Asiana pilot 'very concerned' ahead of fatal crash landing at San Francisco
Closure of runway systems worried captain ahead of crash, documents show
The Asiana Airlines captain who crashed a Boeing 777 at San Francisco International Airport in July told investigators he was stressed out and "very concerned" about attempting a visual approach ahead of the incident, according to documents released by US aviation safety investigators.
The pilot of the flight from Shanghai via Seoul had become unnerved as the runway's automatic warning systems were out of service due to construction, according to documents released by the National Transportation Safety Board as it opened an investigative hearing in Washington into the tragedy.
The jet crash-landed after approaching low and slow in an accident that left three teenaged Chinese girls dead and more than 150 other mostly Chinese passengers injured.
"We have the opportunity today to ensure that the lessons of this tragedy are well-learned and that the circumstances are not repeated," NTSB chairwoman Deborah Hersman said, as she opened proceedings yesterday.
Captain Lee Kang-kuk, a veteran pilot who was being trained on the Boeing 777-200ER wide-body jet, was landing the big jet for his first time at San Francisco.
He told investigators "it was very difficult to perform a visual approach with a heavy airplane", according to an NTSB report.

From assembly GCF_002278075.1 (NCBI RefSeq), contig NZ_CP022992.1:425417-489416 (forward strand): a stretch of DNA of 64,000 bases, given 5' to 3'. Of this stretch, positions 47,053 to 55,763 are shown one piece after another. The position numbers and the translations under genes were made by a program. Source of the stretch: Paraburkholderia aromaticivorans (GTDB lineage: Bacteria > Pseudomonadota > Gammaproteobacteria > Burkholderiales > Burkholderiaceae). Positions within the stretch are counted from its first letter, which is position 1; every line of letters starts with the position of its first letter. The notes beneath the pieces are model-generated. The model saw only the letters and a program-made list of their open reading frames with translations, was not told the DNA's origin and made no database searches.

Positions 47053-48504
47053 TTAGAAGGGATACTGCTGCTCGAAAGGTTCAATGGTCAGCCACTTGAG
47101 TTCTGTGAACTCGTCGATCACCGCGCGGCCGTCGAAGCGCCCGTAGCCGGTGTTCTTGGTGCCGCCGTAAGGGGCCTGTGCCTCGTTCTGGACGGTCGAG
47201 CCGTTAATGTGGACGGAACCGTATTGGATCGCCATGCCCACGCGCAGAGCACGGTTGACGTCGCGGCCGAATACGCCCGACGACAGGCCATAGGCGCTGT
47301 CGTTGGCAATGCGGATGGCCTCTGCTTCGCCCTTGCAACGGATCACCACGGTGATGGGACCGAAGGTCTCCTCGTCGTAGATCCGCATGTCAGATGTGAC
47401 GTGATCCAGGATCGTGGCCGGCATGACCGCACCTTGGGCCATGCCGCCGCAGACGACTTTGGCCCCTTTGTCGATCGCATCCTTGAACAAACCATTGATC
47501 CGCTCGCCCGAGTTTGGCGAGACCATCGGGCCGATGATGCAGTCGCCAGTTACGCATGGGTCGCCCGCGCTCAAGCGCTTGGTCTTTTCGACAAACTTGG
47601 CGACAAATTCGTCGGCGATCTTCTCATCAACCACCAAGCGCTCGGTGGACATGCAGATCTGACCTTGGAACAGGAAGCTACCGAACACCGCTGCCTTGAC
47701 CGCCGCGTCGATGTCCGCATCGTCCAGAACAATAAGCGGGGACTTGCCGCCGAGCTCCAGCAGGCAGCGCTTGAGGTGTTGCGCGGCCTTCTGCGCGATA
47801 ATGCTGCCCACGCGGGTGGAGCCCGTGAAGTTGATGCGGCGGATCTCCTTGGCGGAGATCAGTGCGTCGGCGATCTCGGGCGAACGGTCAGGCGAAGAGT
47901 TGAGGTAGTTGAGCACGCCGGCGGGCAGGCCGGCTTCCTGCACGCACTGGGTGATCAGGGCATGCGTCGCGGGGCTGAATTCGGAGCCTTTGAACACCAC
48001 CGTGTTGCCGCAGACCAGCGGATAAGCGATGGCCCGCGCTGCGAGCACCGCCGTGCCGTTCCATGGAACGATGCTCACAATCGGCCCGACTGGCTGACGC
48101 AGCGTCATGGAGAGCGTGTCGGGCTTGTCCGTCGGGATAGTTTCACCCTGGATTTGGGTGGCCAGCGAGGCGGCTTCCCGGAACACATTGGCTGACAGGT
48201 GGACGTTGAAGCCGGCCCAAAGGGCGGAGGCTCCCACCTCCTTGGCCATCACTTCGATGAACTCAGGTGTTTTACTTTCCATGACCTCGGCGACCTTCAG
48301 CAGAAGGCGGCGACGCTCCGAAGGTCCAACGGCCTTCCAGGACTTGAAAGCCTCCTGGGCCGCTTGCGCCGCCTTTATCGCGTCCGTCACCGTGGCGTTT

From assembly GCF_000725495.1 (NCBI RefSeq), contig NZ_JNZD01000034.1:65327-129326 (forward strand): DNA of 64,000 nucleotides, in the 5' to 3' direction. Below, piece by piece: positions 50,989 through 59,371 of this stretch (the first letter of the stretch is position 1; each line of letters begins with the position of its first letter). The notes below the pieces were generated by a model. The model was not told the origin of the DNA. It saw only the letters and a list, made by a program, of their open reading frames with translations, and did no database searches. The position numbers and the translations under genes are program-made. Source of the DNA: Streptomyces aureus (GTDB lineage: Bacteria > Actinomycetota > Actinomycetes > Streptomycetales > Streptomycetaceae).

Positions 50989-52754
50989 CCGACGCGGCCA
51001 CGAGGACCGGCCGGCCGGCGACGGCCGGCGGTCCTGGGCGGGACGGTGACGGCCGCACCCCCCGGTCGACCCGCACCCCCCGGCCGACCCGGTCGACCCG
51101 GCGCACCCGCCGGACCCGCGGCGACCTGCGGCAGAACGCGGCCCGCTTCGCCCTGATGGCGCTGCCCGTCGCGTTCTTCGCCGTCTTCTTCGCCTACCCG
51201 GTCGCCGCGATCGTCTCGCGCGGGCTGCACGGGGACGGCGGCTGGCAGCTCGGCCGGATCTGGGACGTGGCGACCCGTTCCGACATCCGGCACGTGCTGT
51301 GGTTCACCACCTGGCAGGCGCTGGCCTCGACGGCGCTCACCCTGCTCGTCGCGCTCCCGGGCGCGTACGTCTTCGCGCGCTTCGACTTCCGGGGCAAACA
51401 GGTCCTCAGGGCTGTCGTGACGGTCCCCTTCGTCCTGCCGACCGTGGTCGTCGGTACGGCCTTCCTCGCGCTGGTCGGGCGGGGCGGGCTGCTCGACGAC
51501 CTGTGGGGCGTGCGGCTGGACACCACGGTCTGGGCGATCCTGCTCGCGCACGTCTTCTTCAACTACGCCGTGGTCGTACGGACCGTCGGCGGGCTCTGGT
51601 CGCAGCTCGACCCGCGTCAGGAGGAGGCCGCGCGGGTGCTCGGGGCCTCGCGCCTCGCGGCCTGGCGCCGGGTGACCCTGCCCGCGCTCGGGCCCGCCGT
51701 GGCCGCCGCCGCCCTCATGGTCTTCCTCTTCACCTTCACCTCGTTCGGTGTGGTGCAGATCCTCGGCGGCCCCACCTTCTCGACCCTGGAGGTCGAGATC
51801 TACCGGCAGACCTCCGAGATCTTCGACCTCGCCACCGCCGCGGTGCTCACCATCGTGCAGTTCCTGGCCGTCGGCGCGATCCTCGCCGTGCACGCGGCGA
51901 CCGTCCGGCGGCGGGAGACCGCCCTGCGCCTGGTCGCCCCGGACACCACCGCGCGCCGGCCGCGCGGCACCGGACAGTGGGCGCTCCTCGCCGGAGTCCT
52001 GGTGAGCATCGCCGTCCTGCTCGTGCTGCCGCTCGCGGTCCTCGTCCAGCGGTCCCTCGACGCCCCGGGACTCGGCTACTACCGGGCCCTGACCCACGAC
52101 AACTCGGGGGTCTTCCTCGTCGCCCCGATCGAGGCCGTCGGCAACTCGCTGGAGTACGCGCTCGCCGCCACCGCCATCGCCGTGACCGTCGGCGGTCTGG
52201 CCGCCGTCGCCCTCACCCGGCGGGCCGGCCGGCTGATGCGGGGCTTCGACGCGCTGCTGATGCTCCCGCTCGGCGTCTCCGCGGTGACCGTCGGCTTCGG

He did not think he could turn down the air-traffic controller's clearance to land because other pilots were accepting approaches using visual guidance instead of instruments, he said in an interview.
A foreign former Boeing 777 captain at Asiana told investigators he found it "extremely difficult" to get pilots to fly visual approaches, and that they usually wanted to take off rather than land but, in clear weather, it was not unusual for pilots to make a visual approach.
As Flight 214 neared San Francisco, it was being flown by Lee, 45. Because he was so new to the 777, Lee Jung-min, 49, an instructor pilot, was monitoring him. Another pilot, Bong Dong-won, 40, was behind the other two.
While descending towards the runway, the training pilot entered a series of parameters into the flight systems that made the plane think he wanted to accelerate and climb.
To counter the plane's increase in thrust, he pulled the power back, according to the documents. Because of the way the auto-throttle had been set, combined with the fact that he had shut off the autopilot, the throttles stayed in the lowest setting, the NTSB stated.
Neither pilot noticed the plane slowing until attempting to climb seconds before the crash.
At 1.5 seconds before impact, a crew member was heard on the cockpit voice recorder suggesting they abort the landing, but it was too late.
Associated Press, Bloomberg, Agence France-Presse